Yellowstone River crude oil spill could be double announced numbers

By Bob van der Valk

Impact of crude oil spill on Yellowstone River unknown by ExxonMobil officials,

Dateline: Terry, Montana
Update as of July 4, 2011 – 7:00 a.m MDT
By: Bob van der Valk

Estimating the quantity of crude oil spilled from the ExxonMobil pipeline into the Yellowstone River was posted on the www.montanawithkids.com web site yesterday morning.

This morning's Billings Gazette reported Duane Winslow, Yellowstone County Director of Disaster and Emergency Services contacted downstream communications centers through teletype messages sent to County Sheriffs departments at about 3 a.m. Saturday, July 2nd. I called Prairie County Sheriff Bill Klunder, at 1 p.m. and again at 3 p.m. Saturday, July 2nd to verify he was made aware of the crude oil spill into Yellowstone River. He said he had not heard anything or given any warning about the oil spill until my call.

Gary Pruessing, who is the President of ExxonMobil Pipeline Company, was quoted in the Billings Gazette most of the soil contamination was within 5 to 10 miles downstream from the pipeline break from Laurel, Montana along the Yellowstone River.

According to Pam Malek, the spokesperson for ExxonMobil, the pipeline was shut down within half an hour after the rupture was detected. Normally 40,000 barrels of crude oil flows through the pipeline each day and makes up a majority of the crude oil refined by the ExxonMobil refinery in Laurel, Montana. They will now have to switch to transporting the oil by either using trucking or railcars in order to keep their refinery at full operating capacity.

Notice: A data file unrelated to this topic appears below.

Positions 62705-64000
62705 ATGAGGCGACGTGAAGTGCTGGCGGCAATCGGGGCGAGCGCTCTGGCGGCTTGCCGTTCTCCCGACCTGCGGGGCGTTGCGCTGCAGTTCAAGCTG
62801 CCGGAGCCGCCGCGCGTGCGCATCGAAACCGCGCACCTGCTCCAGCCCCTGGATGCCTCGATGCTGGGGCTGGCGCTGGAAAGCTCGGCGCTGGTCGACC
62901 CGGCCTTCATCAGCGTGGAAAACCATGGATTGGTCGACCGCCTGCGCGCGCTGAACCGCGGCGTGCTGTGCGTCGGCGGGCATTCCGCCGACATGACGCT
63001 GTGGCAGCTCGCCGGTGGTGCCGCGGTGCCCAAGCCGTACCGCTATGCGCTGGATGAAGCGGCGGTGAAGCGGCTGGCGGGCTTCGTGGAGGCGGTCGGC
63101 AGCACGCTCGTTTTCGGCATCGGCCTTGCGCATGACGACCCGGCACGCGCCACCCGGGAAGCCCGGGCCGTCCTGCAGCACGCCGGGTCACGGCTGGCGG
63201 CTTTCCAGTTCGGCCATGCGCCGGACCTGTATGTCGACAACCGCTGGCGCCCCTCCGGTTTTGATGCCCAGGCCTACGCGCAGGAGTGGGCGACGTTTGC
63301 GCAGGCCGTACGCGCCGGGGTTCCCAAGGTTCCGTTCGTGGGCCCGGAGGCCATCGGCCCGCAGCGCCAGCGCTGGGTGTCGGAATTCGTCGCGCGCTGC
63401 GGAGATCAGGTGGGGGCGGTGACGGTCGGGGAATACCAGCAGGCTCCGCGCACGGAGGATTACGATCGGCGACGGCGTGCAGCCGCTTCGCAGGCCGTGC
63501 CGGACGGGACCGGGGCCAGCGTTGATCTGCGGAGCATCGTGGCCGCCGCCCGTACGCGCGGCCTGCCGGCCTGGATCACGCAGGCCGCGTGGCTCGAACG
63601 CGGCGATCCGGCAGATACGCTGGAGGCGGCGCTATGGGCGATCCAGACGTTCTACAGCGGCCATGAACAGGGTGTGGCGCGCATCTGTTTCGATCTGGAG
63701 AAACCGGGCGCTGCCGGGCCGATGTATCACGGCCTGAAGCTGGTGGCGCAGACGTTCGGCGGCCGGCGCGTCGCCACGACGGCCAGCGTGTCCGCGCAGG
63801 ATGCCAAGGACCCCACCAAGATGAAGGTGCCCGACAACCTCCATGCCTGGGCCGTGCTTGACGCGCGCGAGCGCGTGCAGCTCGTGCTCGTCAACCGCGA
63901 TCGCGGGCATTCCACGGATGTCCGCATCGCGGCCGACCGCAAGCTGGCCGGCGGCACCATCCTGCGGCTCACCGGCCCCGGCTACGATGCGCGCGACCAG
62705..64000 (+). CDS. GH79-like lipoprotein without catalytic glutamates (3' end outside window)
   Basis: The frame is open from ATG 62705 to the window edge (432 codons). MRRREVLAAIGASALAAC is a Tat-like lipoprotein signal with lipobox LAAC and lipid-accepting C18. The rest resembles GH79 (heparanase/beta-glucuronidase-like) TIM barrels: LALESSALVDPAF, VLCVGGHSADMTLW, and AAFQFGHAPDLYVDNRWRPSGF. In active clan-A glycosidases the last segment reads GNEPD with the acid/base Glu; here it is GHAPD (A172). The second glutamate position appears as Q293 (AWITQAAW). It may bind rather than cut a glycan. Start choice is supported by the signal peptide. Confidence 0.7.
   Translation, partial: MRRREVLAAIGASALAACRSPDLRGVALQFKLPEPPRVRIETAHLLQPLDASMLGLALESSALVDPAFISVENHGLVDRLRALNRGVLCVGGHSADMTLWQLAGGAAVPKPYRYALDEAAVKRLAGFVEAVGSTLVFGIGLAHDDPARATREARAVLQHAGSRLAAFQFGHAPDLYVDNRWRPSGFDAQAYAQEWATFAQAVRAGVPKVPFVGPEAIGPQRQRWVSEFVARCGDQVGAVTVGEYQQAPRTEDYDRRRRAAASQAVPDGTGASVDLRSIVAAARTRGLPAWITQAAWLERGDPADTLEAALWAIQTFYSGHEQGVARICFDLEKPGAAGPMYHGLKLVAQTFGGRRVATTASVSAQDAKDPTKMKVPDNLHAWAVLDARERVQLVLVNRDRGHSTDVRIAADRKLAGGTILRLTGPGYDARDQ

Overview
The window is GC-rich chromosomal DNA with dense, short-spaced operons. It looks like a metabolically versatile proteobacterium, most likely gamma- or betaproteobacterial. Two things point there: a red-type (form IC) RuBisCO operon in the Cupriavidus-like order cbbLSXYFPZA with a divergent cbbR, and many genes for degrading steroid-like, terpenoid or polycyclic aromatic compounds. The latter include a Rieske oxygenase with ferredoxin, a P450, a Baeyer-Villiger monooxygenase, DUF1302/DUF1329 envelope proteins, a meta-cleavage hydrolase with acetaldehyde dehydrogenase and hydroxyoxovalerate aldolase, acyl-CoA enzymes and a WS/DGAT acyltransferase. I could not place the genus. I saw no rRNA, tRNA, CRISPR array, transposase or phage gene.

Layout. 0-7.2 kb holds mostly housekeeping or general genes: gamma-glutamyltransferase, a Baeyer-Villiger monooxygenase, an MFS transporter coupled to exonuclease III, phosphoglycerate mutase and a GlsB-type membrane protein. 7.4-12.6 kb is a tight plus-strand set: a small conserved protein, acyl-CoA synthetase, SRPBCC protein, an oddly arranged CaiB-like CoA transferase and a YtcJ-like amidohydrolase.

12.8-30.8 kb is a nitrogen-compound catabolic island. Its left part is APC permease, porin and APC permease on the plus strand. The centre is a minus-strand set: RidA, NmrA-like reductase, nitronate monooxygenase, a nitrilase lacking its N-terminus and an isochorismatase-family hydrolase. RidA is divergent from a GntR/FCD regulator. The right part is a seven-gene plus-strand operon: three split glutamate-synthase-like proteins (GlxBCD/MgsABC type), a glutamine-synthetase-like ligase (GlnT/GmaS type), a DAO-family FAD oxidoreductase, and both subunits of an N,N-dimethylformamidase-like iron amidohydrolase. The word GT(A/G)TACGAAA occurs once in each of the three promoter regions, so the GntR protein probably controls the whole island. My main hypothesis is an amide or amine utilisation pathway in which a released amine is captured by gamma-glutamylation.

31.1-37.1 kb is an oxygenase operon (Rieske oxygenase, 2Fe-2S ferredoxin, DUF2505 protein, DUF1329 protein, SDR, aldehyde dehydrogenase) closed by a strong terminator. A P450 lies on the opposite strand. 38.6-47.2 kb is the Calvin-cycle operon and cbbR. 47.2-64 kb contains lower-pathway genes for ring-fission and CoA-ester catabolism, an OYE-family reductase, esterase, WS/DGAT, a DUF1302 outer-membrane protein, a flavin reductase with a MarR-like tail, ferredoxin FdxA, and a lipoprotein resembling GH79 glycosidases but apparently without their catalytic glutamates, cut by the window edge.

ExxonMobil is minimizing or as it is called "mitigating the damage" caused by the "unauthorized release of crude oil into a water way" by grossly underestimating the amount of crude oil spilled into the Yellowstone after the pipeline ruptured. The damage to pipeline was not caused by an accident such as a ship running into the underground pipeline and puncturing it as it is buried 6 feet under the river's bottom.

Rather it was caused over time by the constant flow of debris hitting an exposed portion of the pipeline. The crude oil leaked out until pressure in the feeder line was noted by an operator, who would then have shut it down for further investigation. The oil would have continued leaking out of the pipeline into the Yellowstone River undetected until it showed up in globs on the river banks and sheens formed on the surface.

It is difficult to determine the exact amount of the crude oil spilled into the Yellowstone River and surrounding land but ExxonMobil's estimate of 750 to 1,000 barrels is a gross underestimate.

Bob van der Valk lives in Terry , Montana and is a Petroleum Industry Analyst with over 50 years of experience in the petroleum, gasoline and lubricants industry. He has been quoted by the news media and his opinions are also solicited by government entities. You can reach Bob at: tridemoil@aol.com or (406) 853-4251. Use of any or all parts of this article is permitted with attribution to the writer.

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Crude oil spill has reached historic Lewis and Clark's Pompey's Pillar

Update as of July 3, 2011 8:00 a.m. MDT
By: Bob van der Valk

Fines of up to $8 million could be assessed to ExxonMobil for the Friday, July 1, 2011 oil spill due to a rupture in the crude oil pipeline underneath the Yellowstone River.

The flow chart below show the pipeline rate of crude oil from above ground storage tanks such as the ones in Wyoming connected to the ExxonMobil's Silvertip line into Billings.